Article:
Lack of Air Conditioning has Atherton Union Sweating


Photo By: Amy street

Photo By: Amy street

Atherton Union will be without air conditioning for the next six to eight weeks.

Rich Michal, executive director of facilities, said the 21-year-old cooling towers that sit south of Jordan Hall need to be replaced.

“This winter was especially hard on everything,” Michal said. “So we decided now’s the time, let’s replace it and run the risk of having it down for six weeks in April and May verses having it go down in the middle of the summer and having to go without AC for six to eight weeks in June, July or August.”

Michal said there are areas in Atherton that will not be affected, which include the bookstore, Starbucks, The Marketplace in Atherton Union, and the computer lab.

The remaining areas, such as the second and third floor offices that house the Internship and Career Services offices, will be provided with portable air conditioning units.

“Before we learned that we were going to have to do this, we reached out to those individual stakeholders and said, ‘Here’s the situation, here’s the exposure, and here’s what we can do to mitigate that,’” Michal said.

Julie Schrader, Internship and Career Services associate director, said it could “get a little stuffy” without air conditioning in the upcoming weeks.

“Especially when we’re meeting with students,” Schrader said. “We do want to make them feel as comfortable as possible. And these two other offices over here are fairly small, so it does heat up and cool down fairly easily in the smaller offices.”

The spring and fall transitions are a rough time of year for dealing with the school’s old heating and cooling systems, Michal said.

“You can’t heat and cool at the same time in a lot of our buildings,” he said. “Until we get to the point here we’re looking at the forecast saying, ‘That’s when we make the decision.’ So we still have a 30-to 60-day window where we’re not going to need air conditioning.”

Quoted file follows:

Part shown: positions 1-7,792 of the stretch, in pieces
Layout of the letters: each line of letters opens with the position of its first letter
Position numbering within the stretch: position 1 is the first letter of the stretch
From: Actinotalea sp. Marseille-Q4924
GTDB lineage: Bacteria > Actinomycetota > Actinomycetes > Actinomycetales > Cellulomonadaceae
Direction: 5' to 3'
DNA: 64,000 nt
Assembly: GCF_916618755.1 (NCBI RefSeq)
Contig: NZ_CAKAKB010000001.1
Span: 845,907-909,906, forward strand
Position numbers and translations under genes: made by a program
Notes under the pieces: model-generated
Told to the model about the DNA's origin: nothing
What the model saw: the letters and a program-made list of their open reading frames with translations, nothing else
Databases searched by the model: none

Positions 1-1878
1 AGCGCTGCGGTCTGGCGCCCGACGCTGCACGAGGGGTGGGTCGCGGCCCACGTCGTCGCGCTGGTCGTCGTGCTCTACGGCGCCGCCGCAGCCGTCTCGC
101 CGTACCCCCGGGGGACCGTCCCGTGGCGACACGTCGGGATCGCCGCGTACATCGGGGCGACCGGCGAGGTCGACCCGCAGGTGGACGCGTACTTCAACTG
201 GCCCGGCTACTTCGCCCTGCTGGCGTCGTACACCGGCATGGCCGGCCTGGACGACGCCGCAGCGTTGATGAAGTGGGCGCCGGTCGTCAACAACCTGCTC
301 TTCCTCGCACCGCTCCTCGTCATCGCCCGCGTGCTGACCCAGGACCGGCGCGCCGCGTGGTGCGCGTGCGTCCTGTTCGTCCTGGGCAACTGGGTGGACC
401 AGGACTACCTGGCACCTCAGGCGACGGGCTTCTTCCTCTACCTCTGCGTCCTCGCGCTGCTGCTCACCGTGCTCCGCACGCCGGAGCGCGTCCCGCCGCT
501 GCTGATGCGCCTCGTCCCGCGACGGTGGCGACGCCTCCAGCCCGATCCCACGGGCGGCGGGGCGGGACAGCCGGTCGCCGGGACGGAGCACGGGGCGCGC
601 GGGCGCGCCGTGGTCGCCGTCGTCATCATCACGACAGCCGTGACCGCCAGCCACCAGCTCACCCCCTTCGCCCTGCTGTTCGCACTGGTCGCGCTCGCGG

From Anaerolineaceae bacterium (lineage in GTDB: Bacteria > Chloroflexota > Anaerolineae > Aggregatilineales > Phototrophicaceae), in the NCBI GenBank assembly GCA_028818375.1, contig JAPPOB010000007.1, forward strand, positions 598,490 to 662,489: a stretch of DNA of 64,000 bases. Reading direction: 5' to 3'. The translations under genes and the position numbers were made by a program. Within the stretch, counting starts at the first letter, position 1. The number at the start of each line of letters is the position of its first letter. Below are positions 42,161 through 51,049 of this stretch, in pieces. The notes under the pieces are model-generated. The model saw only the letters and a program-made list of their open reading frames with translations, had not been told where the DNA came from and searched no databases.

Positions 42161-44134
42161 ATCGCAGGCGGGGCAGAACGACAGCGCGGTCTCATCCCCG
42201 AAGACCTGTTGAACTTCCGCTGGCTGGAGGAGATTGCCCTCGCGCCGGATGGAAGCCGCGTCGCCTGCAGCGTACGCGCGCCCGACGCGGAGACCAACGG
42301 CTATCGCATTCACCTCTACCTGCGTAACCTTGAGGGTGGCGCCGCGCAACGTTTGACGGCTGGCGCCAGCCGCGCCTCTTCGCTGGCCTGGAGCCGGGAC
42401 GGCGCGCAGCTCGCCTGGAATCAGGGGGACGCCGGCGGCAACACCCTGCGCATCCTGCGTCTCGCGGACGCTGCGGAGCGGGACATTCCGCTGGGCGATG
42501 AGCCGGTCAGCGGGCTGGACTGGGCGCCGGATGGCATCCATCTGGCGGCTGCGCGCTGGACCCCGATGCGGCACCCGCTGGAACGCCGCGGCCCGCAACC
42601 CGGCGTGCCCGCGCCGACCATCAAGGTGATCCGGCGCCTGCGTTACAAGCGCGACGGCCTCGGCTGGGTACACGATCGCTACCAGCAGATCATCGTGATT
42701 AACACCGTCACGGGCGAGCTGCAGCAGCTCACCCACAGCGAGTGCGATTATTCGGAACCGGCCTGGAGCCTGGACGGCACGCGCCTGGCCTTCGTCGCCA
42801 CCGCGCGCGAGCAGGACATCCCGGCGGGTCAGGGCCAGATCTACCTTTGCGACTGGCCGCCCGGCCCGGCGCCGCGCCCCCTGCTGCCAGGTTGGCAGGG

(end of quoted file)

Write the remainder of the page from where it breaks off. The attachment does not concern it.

Schrader said there are always a couple weeks where temperatures in the building are a little cooler or a little warmer than she would prefer.

“The problem is the way we set the system,” Michal said. “We were trying to save money. If it’s 50 to 55 degrees out, we don’t want people using the heat. You know, there’s a point where we also have these setbacks in the system that if it’s cool enough or warm enough outside, we don’t want people using AC or heat, ideally.”

This is not the first time this incident has occurred, Schrader said.

“This happened last summer too, when the air conditioning went out and (maintenance) brought out the air conditioning units, which definitely helped control that stuffiness,” Schrader said. “Not having air conditioning can definitely be an uncomfortable situation, but I think they’re doing all they can to help with that.”

The maintenance crew cut a screen out of the windowpane in Schrader’s office last summer to allow for a tube that provides the air intake.

Schrader said portable air conditioners help in these situations spite of taking up space.

The PuLSE office and Campus Club  will not be provided with portable air conditioning units. The PuLSE office might move to a different location if it becomes too warm, Michal said.